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Comparison of an Automated Most-Probable-Number Technique with Traditional Plating Methods for Estimating Populations of Total Aerobes, Coliforms, and Escherichia coli Associated with Freshly Processed Broiler Chickens

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An instrument (TEMPO) has been developed to automate the most-probable-number (MPN) technique and reduce the effort required to estimate some bacterial populations. We compared the automated MPN technique with traditional microbiological plating methods and Petrifilm methods for estimating the total viable count of aerobic microorganisms (TVC), total coliforms (CC), and Escherichia coli populations (EC) on freshly processed broiler chicken carcasses (postchill whole carcass rinse [WCR] samples) and cumulative drip-line samples from a commercial broiler processing facility. Overall, 120 broiler carcasses, 36 prechill drip-line samples, and 40 postchill drip-line samples were collected over 5 days (representing five individual flocks) and analyzed by the automated MPN and direct agar plating and Petrifilm methods. The TVC correlation coefficient between the automated MPN and traditional methods was very high (0.972) for the prechill drip samples, which had mean log-transformed values of 3.09 and 3.02, respectively. The TVC correlation coefficient was lower (0.710) for the postchill WCR samples, which had lower mean log values of 1.53 and 1.31, respectively. Correlations between the methods for the prechill CC and EC samples were 0.812 and 0.880, respectively. The estimated number of total aerobes was generally greater than the total number of coliforms or E. coli recovered for all sample types (P < 2e−16). Significantly more bacteria were recovered from the prechill samples than from the postchill WCR or cumulative drip samples (P < 9.5e−12 and P < 2e−16, respectively). When samples below the limit of detection were excluded, 92.1% of the total responses were within a single log difference between the traditional plating or Petrifilm methods and the automated MPN method.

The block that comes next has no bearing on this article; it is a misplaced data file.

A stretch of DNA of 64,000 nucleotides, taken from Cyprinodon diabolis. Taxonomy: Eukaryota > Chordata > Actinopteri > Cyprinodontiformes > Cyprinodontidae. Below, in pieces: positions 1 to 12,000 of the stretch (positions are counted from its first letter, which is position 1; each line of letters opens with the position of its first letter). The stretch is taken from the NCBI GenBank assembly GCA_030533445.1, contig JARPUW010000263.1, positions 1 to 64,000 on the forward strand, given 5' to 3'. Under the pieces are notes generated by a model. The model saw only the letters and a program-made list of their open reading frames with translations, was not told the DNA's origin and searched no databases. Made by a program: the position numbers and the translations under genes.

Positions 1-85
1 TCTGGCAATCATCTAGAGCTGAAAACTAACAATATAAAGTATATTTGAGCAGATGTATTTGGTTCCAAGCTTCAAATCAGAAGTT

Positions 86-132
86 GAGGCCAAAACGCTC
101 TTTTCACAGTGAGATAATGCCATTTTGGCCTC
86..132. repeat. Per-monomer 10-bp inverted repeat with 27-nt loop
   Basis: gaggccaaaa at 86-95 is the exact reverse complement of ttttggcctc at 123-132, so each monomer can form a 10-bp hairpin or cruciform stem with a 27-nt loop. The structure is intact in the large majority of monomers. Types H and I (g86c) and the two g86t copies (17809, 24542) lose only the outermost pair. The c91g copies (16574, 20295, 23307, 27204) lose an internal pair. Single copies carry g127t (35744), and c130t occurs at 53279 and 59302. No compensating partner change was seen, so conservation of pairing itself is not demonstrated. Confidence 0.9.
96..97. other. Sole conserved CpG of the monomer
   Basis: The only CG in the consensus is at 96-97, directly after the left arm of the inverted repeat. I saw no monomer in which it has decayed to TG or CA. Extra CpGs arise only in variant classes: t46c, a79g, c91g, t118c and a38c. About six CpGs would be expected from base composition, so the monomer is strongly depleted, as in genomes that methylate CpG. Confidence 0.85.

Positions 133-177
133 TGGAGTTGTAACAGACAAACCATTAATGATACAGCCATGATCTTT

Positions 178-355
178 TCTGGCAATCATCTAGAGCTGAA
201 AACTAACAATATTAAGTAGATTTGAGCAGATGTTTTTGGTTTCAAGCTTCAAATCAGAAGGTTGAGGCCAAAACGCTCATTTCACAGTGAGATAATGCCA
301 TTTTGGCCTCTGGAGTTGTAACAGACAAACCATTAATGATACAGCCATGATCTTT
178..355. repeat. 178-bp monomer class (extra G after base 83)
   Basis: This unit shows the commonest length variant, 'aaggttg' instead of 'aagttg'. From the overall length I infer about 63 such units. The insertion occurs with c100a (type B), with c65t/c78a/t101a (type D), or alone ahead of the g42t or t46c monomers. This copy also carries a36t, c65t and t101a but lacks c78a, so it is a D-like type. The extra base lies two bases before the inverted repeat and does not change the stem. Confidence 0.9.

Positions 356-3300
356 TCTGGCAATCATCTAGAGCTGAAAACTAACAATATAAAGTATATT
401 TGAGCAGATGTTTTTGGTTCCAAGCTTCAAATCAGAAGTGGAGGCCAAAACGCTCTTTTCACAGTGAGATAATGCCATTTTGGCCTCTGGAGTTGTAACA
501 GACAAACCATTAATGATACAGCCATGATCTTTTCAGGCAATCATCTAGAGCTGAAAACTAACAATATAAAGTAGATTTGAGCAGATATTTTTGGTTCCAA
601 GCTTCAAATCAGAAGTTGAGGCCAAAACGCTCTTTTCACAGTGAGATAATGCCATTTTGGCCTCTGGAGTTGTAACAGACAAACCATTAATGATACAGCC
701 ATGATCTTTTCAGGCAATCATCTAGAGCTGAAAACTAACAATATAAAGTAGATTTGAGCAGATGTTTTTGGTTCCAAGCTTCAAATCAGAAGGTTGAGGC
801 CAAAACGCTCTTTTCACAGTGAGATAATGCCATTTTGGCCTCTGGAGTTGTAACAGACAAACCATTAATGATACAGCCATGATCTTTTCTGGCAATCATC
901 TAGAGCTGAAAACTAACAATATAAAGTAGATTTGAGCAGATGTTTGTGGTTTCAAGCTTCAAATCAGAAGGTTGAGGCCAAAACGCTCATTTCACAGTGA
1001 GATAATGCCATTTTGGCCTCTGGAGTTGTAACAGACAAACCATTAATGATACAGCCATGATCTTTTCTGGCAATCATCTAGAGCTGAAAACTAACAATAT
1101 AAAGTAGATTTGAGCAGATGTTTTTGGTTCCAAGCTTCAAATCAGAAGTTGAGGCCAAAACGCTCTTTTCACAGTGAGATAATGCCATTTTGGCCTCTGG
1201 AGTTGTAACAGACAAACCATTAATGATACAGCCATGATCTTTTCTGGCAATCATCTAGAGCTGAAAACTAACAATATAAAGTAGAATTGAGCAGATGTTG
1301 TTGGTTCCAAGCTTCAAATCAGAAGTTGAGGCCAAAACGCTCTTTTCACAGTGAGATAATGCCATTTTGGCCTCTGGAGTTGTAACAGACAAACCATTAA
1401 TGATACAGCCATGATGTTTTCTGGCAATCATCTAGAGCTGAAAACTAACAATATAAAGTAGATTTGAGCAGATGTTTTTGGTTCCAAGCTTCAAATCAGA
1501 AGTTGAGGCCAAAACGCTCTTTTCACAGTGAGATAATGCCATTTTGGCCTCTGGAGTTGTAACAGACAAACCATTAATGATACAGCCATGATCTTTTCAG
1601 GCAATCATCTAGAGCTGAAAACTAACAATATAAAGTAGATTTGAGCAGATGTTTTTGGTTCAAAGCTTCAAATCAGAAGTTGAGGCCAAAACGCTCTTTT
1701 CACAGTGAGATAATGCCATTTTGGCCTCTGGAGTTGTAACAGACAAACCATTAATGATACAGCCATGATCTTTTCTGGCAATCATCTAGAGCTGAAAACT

Document Type: Research Article


Affiliations: U.S. Department of Agriculture, Agricultural Research Service, Poultry Microbiological Safety Research Unit, Russell Research Center, Athens, Georgia 30604, USA

Publication date: September 1, 2011

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